2. Watch how users navigate and interact with the website
Heatmaps are another great way to get insight into what customers are doing on a site. They show where people engage the most on a particular page, with red areas signifying many clicks and blue areas signifying barely any or no clicks. Crazy Egg is another CRO tool similar to Hotjar that offers detailed heatmaps of web pages, along with other features.
If you have a menu option or a CTA leading to a page you would like users to find (for an ecommerce site – that might be the product page for an item), you would obviously want to see most of your clicks to that menu option. If you don’t, it may mean that you need to make the button placement more obvious or the flow more intuitive.
Confetti, another Crazy Egg feature, will show where user clicks originated. For example, if you’re running a Facebook ad that is designed to result in product purchases on a product page, it would be helpful to know if the users clicking the “purchase” button are coming from that ad or from somewhere else. If users are getting to that page and then not converting, it could be a sign of poor direction, confusing language, or odd placement of options.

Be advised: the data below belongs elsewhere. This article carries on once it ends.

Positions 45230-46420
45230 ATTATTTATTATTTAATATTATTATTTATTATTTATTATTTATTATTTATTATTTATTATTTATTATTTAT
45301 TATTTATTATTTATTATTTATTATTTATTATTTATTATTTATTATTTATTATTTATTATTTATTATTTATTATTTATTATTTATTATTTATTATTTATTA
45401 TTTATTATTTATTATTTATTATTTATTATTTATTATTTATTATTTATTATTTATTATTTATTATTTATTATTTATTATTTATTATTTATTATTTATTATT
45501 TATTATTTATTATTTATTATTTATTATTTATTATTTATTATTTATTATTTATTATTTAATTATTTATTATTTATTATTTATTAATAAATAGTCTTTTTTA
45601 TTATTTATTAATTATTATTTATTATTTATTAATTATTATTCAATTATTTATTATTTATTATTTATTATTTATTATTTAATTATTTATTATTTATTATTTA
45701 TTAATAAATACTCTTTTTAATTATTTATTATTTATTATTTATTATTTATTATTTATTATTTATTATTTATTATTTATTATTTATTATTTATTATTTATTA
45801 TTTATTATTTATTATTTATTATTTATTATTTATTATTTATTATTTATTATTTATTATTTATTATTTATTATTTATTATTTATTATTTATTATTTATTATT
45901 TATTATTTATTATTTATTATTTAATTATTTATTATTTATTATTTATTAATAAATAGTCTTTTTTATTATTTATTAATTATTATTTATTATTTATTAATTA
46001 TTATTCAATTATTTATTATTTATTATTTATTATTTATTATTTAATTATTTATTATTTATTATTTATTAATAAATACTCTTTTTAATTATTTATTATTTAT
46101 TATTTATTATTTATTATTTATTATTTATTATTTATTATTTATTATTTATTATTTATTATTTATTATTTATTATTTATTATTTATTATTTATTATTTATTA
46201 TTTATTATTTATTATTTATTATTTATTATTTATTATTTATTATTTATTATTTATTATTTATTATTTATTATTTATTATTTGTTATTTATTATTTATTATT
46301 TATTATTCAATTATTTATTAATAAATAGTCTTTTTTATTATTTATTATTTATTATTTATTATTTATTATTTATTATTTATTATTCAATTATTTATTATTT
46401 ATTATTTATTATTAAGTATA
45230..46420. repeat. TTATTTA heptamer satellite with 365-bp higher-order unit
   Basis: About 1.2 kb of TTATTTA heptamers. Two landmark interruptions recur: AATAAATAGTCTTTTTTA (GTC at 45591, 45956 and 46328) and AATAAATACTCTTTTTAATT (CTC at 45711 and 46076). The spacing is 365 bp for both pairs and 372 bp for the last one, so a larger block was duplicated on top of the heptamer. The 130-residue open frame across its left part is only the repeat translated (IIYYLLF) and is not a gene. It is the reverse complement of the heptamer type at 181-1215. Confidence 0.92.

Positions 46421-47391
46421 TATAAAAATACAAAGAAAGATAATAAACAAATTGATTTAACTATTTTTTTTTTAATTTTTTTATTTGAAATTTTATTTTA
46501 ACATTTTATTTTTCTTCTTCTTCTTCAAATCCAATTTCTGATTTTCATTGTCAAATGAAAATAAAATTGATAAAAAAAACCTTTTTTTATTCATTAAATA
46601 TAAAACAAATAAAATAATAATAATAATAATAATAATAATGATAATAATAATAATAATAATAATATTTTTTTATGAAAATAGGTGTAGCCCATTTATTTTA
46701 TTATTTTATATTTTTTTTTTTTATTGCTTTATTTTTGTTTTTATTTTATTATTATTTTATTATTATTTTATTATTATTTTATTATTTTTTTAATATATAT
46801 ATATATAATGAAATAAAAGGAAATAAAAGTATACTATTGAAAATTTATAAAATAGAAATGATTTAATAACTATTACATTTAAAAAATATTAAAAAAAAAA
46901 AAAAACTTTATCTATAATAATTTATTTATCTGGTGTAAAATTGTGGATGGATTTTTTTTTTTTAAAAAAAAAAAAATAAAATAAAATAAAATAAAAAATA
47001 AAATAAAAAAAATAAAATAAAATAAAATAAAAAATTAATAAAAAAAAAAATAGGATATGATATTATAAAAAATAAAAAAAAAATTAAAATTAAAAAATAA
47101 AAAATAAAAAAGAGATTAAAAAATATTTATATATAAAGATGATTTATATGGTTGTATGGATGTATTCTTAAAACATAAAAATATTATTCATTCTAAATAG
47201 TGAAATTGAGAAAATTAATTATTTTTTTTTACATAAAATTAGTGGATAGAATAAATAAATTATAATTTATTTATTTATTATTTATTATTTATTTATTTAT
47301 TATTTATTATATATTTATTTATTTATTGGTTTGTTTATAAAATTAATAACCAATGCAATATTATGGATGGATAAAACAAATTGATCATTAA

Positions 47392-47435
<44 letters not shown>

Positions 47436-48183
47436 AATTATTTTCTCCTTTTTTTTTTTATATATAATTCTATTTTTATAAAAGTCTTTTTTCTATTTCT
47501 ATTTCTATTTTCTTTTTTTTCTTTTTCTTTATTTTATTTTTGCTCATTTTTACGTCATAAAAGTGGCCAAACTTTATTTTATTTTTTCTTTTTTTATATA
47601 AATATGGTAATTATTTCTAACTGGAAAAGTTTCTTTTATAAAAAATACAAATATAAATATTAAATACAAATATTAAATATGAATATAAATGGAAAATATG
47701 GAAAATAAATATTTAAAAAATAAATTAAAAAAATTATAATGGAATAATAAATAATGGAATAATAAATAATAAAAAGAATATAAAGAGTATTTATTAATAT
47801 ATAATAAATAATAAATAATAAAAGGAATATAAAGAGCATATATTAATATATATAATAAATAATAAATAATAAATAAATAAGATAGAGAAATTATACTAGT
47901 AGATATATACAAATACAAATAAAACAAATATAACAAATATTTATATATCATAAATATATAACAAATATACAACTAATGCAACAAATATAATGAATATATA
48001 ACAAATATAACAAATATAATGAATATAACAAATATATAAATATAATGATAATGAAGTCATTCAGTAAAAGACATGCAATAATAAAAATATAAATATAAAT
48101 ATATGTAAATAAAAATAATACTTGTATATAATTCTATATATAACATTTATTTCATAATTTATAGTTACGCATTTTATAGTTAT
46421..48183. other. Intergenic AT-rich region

3. Collect feedback from your customer support/service department
Your customer service department may not seem like an important place to be checking for website UX. But if you’re making changes to your site, adding features, and/or taking them away – it’s highly likely your customers have some strong opinions about it.
Some of them may even call in to let you know just how much they like, or don’t like, what you’ve changed. Customer support personnel should pay close attention to what exactly people praise and what they complain about. See if there’s anything you can do to fix the issues they bring up. You may not have realized that a certain fancy feature is actually a huge pain for your customers to use.